- AppNexus, one of the founding members of the Advertising ID Consortium, has withdrawn from the initiative following its purchase by AT&T for $1.6 billion this summer, Adweek reported. The consortium, which formed last year, aims to create a more equitable digital advertising sector and help advertisers reduce their reliance on the duopoly of Facebook and Google. A spokesperson for AppNexus confirmed the withdrawal with Adweek. A rebrand of the integrated AppNexus/AT&T entity, internally referred to as AT&T AdCo, is expected later this month.
- AppNexus cutting ties highlights the struggles the consortium has faced in executing a common goal while individual members have such varied interests, Adweek suggested. AppNexus, Index Exchange, LiveIntent, LiveRamp and MediaMath initially pledged to create a framework to help with programmatic media buy execution using people-based targeting outside of the duopoly. However, MediaMath withdrew from the group last year due to the consortium's reliance on a single entity's user ID, LiveRamp's IdentityLink. The consortium has worked to address the issue by integrating the IAB Tech Lab's nonprofit DigiTrust, and plans to offer future integrations as well.
- The Advertising ID Consortium last week announced in a press release new measurement standards for companies using its targeted ID. Participating firms in the consortium include Criteo, OpenX, PubMatic, Thunder, IgnitionOne and AdRoll Group. Advertisers leveraging the group's targeting parameters can use these companies' campaign exposure data, tapping into either device- or people-based identifiers to gauge effectiveness, per Adweek. The consortium's first campaigns using people-based targeting are expected to launch early next year.
The loss of founding member AppNexus marks a perhaps expected but still heavy blow to the Advertising ID Consortium, which had previously lost participants like MediaMath. The news ultimately underpins the difficulties in competing with the duopoly, which controls the majority of the digital advertising market. Ad tech players all want to get a better leg up on Google and Facebook, but devising a truly unified strategy that benefits individual companies while also being equitably balanced is clearly tricky to pull off.
AT&T acquired AppNexus this summer as a key part of its strategy in building out a digital advertising business that could independently rival Google and Facebook, so its understandable why the telecom would pull the firm from a consortium of other potential competitors. AppNexus is a heavy hitter, operating one of of the biggest online ad exchanges. And unlike ad tech firms that help publishers manage ad space on websites, or others that help media buyers purchase ads, AppNexus handles both duties.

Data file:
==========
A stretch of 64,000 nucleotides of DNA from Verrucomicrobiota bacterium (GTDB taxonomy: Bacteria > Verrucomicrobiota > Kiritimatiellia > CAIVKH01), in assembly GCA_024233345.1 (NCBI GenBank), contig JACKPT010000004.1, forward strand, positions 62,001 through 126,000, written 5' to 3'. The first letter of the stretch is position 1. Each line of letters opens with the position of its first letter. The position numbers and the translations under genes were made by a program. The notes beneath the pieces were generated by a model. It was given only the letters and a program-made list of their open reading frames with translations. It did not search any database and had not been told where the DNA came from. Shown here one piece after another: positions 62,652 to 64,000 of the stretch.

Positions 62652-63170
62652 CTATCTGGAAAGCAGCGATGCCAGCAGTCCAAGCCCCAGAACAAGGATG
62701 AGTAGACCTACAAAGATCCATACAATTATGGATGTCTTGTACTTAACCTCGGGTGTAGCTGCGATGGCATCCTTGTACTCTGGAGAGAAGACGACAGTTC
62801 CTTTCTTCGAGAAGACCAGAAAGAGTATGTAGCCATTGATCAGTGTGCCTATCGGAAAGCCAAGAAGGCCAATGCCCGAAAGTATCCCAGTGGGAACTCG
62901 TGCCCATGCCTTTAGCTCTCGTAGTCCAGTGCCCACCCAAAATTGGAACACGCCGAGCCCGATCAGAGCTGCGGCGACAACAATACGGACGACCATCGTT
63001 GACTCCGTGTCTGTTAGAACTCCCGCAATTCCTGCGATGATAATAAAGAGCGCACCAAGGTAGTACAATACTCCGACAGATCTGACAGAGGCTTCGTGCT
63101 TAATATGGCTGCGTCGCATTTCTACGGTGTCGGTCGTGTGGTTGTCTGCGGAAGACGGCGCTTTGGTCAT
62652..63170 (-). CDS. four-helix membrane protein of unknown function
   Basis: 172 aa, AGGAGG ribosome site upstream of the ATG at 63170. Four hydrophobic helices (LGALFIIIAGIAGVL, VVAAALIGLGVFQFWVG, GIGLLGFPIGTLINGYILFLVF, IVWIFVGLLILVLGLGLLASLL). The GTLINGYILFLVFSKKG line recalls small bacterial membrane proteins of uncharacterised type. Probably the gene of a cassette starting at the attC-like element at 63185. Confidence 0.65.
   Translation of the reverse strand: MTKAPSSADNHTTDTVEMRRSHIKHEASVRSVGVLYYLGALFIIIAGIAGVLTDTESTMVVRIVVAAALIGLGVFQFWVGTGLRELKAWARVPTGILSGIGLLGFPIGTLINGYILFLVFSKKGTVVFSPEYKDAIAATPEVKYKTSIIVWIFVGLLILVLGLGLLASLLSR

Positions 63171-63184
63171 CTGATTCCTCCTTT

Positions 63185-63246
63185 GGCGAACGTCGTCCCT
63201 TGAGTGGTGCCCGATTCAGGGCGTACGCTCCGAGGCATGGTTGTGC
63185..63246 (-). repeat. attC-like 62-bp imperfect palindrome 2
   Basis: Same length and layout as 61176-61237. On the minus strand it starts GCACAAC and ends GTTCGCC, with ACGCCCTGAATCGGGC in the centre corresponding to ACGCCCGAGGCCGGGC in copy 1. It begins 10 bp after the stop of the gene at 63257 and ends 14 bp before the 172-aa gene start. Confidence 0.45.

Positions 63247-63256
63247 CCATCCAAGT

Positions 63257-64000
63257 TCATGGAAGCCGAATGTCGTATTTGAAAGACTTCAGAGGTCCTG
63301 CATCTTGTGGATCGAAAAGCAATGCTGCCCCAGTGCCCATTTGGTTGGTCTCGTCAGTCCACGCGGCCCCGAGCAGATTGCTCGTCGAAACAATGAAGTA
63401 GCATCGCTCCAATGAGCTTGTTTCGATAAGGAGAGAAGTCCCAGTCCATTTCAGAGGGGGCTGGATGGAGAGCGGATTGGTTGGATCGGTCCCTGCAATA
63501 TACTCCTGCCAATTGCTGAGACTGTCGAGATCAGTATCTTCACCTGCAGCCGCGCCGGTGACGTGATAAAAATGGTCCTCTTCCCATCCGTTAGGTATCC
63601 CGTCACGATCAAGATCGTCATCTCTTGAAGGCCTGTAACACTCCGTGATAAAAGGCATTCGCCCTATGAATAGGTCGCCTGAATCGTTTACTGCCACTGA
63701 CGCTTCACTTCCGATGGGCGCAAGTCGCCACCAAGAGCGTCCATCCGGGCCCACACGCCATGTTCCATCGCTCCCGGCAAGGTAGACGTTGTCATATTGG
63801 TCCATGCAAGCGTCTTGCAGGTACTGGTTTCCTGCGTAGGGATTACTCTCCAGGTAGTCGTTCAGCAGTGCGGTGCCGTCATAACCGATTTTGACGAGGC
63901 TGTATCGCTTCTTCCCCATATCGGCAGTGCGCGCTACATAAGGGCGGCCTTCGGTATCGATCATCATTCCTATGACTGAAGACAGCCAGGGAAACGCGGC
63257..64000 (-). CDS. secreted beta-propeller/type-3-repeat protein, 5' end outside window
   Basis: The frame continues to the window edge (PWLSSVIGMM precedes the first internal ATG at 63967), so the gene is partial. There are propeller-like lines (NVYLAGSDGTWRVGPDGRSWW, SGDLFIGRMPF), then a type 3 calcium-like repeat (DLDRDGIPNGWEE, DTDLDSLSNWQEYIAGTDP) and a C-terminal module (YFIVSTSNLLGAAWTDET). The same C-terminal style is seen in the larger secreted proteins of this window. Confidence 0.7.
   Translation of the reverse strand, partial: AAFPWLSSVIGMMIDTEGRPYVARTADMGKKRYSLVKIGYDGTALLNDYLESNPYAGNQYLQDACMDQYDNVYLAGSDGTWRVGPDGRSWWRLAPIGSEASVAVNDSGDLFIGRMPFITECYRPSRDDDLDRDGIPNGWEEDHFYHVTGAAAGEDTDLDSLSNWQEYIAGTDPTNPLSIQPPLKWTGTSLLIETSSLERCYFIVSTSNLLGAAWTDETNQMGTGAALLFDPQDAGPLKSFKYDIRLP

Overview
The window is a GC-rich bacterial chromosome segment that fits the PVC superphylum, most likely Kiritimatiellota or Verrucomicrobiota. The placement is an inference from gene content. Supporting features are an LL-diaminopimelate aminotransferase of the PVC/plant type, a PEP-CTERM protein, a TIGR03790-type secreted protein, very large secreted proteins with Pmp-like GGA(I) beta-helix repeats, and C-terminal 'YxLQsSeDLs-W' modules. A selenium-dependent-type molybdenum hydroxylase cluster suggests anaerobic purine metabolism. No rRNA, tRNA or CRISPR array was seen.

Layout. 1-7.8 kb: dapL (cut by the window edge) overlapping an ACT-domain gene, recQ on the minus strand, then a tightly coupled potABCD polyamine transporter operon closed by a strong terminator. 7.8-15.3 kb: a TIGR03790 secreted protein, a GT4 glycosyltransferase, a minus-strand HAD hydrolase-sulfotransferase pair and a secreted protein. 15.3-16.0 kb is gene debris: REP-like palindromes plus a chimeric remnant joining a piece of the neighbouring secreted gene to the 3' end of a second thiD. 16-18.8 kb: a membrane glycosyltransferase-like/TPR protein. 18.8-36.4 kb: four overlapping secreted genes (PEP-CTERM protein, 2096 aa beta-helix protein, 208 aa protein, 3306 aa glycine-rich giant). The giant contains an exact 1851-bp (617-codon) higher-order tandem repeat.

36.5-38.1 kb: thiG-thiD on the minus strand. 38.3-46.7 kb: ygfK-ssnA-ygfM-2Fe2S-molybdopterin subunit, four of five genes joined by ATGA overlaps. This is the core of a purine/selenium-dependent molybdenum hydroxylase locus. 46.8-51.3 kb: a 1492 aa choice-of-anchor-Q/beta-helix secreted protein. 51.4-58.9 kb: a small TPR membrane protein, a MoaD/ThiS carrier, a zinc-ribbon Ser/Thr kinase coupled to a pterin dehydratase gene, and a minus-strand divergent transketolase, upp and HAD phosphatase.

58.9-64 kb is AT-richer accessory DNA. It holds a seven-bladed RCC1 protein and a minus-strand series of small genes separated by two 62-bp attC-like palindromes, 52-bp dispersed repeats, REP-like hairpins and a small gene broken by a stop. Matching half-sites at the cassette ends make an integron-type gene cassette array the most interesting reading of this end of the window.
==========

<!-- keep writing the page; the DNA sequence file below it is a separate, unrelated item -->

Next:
On the other hand, the reported AT&T AdCo division still has a hefty task ahead of it in putting a dent in Google and Facebook's ad business. The duopoly are together expected to command 57.7% of total U.S. digital ad revenue this year, according to recent eMarketer forecasts. That figure slipped from the 59.1% market share they controlled in 2017, however, the losses are largely due to the quickly accelerating influence of Amazon, which is now the No.3 digital ad revenue generator, beating Microsoft and Oath. Verizon's Oath ostensibly mirrors what AT&T is now trying to do with its AppNexus buy, but has struggled to take off, and recently lost CEO Tim Armstrong.
Even without AppNexus, the Advertising ID Consortium is pushing ahead on its people-based advertising proposition, which promises the type of true one-to-one, cross-channel digital marketing that has been a holy grail for the industry for years. The new measurement standard, which is supported by a wealth of campaign exposure data, could make an appealing draw for marketers interested in better tracking their campaign effectiveness.
"Brand marketers are taking a closer look at their digital advertising supply chain and are proactively choosing to only work with partners that prioritize quality and can solve real needs," Jason Fairchild, co-founder of OpenX, said in a statement around the news. "This new measurement solution will help quantify the value of open web inventory, and when evaluating who to work with, advertisers should look to partners that can offer this holistic view of measurement."